I got to know John from his original bookDuct Tape Marketing: The World's Most Practical Small Business Marketing Guide and from his podcast on the Itunes platform. That encouraged me to get to know a bit more about this easily understood, practical marketing pro and to consume more of his useful information. The The Referral Engine: Teaching Your Business to Market Itself is his latest work.

I agree with Seth Godin,the marketing guru of our time, when he says on the cover notes "This book will pay for itself in one day".

John goes through a physiological explanation of why we are hard wired already to make referrals. "We register pleasure in doing good and being recognized for it, and it's home to the need to belong to something greater than ourselves. This is the social drive for making referrals."

Why you need this book is simple; while businesses get referrals the majority of them do not have a system for doing it. It is the system and its implementation for referral creation that generates overwhelming success.

John is after all, a systems driven guy himself in how he conducts his own marketing business and it is this simple adherence to marketing systems that will help the reader achieve success.
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Format: Hardcover Verified Purchase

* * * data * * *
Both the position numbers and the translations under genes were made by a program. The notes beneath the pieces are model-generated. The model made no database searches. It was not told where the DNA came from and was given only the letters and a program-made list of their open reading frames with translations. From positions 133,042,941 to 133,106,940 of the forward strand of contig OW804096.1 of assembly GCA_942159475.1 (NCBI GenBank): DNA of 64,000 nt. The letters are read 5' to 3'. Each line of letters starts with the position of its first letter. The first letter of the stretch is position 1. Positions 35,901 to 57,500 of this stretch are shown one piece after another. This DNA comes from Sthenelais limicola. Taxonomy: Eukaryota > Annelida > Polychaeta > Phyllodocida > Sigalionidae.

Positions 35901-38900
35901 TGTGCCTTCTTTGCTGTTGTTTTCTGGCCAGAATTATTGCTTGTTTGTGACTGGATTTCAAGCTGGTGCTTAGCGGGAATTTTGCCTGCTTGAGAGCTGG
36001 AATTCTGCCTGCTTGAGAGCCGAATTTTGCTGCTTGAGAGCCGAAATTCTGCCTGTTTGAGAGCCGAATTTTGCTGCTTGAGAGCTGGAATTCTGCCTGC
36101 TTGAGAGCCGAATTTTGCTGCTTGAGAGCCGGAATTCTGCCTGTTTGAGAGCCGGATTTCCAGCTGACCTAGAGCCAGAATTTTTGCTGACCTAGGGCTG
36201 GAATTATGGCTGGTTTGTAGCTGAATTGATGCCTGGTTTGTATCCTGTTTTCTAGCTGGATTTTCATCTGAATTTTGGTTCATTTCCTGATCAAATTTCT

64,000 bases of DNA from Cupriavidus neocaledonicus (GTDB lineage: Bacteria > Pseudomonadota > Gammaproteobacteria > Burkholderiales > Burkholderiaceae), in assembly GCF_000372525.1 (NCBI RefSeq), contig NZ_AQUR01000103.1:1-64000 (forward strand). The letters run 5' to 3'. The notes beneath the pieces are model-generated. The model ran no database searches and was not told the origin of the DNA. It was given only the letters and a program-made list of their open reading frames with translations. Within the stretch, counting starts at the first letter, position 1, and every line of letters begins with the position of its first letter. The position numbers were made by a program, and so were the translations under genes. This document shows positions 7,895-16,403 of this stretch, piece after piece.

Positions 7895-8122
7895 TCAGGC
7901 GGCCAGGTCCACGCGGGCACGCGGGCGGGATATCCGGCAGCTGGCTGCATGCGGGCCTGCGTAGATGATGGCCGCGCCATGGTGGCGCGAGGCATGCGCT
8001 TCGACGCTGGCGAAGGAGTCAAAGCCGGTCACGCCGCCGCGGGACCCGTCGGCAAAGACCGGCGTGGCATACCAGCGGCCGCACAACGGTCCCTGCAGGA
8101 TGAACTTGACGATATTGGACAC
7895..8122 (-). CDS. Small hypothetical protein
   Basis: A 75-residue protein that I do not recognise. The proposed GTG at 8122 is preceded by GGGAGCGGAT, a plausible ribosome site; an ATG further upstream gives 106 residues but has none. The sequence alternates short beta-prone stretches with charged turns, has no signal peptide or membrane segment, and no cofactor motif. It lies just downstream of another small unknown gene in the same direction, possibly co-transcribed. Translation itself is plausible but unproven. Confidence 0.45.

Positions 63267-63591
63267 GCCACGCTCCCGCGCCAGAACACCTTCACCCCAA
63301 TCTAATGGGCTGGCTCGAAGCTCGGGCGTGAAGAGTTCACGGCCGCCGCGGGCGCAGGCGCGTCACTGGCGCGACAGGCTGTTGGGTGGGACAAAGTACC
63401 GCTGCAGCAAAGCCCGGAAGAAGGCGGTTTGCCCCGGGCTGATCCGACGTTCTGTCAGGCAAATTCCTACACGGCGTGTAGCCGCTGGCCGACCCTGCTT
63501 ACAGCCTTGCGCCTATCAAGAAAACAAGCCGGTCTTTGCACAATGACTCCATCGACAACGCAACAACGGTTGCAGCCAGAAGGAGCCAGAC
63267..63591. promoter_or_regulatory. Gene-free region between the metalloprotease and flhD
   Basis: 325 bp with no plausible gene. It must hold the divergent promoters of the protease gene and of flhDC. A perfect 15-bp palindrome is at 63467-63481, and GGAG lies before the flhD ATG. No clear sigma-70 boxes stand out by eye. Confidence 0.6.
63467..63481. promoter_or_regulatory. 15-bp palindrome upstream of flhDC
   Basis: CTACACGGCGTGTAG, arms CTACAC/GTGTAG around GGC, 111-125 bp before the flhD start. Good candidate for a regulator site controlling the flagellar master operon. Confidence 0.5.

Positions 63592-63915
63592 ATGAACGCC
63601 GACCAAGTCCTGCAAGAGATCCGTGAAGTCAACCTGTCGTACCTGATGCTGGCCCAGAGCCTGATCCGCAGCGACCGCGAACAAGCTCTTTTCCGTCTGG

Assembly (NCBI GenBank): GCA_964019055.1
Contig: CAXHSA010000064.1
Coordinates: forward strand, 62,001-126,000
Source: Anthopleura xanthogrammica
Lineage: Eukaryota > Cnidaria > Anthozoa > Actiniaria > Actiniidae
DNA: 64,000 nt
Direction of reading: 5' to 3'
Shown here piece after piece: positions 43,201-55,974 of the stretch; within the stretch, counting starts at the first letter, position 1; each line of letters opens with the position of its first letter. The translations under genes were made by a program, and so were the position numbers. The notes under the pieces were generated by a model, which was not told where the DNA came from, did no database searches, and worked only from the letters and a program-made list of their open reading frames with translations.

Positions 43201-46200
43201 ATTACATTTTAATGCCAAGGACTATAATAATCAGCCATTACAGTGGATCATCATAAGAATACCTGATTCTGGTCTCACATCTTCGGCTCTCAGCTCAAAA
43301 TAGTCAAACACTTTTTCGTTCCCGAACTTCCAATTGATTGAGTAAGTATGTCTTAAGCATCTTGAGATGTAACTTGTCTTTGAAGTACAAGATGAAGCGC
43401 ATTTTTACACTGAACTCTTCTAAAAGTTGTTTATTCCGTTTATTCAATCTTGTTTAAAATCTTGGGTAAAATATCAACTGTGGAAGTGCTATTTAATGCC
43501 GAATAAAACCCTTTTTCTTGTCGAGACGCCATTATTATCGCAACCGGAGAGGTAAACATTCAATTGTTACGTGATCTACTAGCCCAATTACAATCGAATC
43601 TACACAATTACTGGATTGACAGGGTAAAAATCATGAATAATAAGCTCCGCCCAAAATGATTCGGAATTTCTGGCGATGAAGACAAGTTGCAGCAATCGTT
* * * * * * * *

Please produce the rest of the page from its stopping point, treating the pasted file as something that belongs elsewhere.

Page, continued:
There's nothing totally unique about any one idea in "The Referral Engine." There's nothing unique about a 5lb. bag of sugar either. Of course that bag of sugar could be in the hands of a skilled pastry chef - or it could be in mine. I can tell you there's a pretty big difference. John Jantsch is the Head Chef of Marketing. He has an almost magical way of accumulating massive quantities of more basic ideas, sifting them, combining them in perfect proportions, and then turning them into recipes for delicious success. The end result almost defies identification of those original ingredients. A great chef understands every tool, and exactly what his oven will do at each temperature. John Jantsch understands small business owners to the extent he crawls right inside our heads to tweak attitudes - and he does it by slowly building a case logically, step by step, until you can't help but agree with what has just become so obvious.

In "Referral Engine" one of the first things he tackles is a business owner's reluctance to ask for referrals. I know that until I was exposed to Jantsch's material, I hated it! I expected my clients to love me and spread the love without me asking - and in fact, often times that did happen. No matter how good you think you are now, if you're like me, you have no idea how great your untapped potential in this area is.
I think the thing I like most about Referral Engine, and Jantsch's work in general, is that there is no dishonesty, no gimmicks, no use of trickery. I've always believed the path to success lies in creating a great product or service for which one charges a fair price. It's an approach built on creating a great product or service to begin with. Jantsch shares that approach. For example, Chapter 5 is titled "Your Authentic Strategy.